Getting rid of an unwanted critter

Some animal, could be a possum or raccoon, has decided that a certain spot on my wooden deck is now his official toilet. I am thinking that is what is is based upon the size of the scat. We have been left a gift of animal poop in this same spot every night for the past four days (and two other times someplace else on my property). This is getting old really fast and is disgusting. (I am tired of having to debate every day who gets to clean up me or my husband?)

What successfully works to repel an animal? I don’t want to damage my nice wood deck (would cayenne pepper stain it?). I also have no interest in catching it (have a heart trap or not). There seem to be lots of products out there, although most target keeping animals out of your garden not off your deck.

I have the same thing but on the patio. The lights from the motion detector don’t deter it. (I also think it’s a possum or raccoon). So I take my shovel and scoop it up, throw in in the bushes for fertilizer and hose off the spot. Takes one minute. I like wildlife and I enjoy seeing wildlife on my Ring camera.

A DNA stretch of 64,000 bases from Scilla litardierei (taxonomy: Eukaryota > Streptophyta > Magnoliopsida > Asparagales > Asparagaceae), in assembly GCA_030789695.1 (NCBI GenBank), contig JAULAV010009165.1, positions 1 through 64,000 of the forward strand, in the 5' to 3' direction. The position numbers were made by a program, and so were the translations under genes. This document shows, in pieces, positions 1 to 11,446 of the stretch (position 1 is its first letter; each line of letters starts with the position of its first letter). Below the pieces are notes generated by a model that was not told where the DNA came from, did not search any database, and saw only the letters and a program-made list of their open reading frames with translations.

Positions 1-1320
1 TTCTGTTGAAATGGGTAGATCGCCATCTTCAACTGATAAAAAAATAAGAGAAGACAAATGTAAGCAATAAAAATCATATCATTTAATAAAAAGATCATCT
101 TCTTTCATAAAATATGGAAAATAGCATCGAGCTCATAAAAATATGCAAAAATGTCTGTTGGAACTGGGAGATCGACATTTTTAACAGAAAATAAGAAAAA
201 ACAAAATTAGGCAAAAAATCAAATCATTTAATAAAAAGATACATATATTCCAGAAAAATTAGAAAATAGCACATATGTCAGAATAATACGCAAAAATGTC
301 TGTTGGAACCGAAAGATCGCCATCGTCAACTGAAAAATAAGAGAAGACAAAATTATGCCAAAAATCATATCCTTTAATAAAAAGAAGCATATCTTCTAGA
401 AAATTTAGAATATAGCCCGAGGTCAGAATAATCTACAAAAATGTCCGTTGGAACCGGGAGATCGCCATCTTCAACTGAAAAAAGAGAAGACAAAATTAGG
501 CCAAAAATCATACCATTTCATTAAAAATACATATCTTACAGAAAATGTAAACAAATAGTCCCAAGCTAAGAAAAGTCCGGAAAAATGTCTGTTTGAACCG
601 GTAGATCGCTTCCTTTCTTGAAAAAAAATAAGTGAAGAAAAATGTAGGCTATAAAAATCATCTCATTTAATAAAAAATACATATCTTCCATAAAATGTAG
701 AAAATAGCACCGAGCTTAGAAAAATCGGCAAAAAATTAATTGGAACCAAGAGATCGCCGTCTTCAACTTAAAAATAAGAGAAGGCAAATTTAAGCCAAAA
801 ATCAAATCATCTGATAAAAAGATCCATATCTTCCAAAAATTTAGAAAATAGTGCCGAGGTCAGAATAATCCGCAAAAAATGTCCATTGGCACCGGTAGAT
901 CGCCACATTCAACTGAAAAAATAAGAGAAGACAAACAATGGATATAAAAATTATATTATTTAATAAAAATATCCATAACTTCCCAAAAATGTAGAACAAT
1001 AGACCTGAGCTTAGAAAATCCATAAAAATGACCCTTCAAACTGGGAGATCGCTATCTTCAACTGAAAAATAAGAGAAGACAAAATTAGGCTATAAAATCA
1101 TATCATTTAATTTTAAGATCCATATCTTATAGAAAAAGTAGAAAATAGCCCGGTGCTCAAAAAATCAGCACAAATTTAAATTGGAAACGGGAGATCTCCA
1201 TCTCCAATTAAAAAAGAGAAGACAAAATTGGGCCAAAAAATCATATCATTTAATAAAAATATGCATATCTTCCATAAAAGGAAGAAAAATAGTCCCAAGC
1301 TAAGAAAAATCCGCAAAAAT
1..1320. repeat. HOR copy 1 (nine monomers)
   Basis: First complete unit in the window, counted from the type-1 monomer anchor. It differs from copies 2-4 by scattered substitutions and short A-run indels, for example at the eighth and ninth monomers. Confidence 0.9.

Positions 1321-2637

Whatever you do, don’t put out poison.

My parents used to have a motion detector sprinkler for things like this, when they lived in a rural area and had more critters to deal with.
Maybe use something like Nature’s Miracle to get rid of the scent markings that keep it coming back to the same spot.

Years ago, the town wildlife official recommended ammonia in an open container. They seem to avoid that smell. Good luck.

Get a have-a-heart trap and relocate the critter.

NOT to a farm. It’s incredibly annoying when people dump animals here thinking it’s ok. It doesn’t matter if it’s kittens or something caught in a trap. Very little survives TBH. Kittens get killed by resident feral cats. I can think of five in the past who have survived and that’s because we were able to catch them the first time we saw them and find homes. Usually we just see them getting scrawnier and scrawnier until something else takes them out. It’s sad. They’re scared and starving to death, then something violent gets them.

We take out any raccoons or opossums or whatever. If we didn’t, they tend to eat our chickens.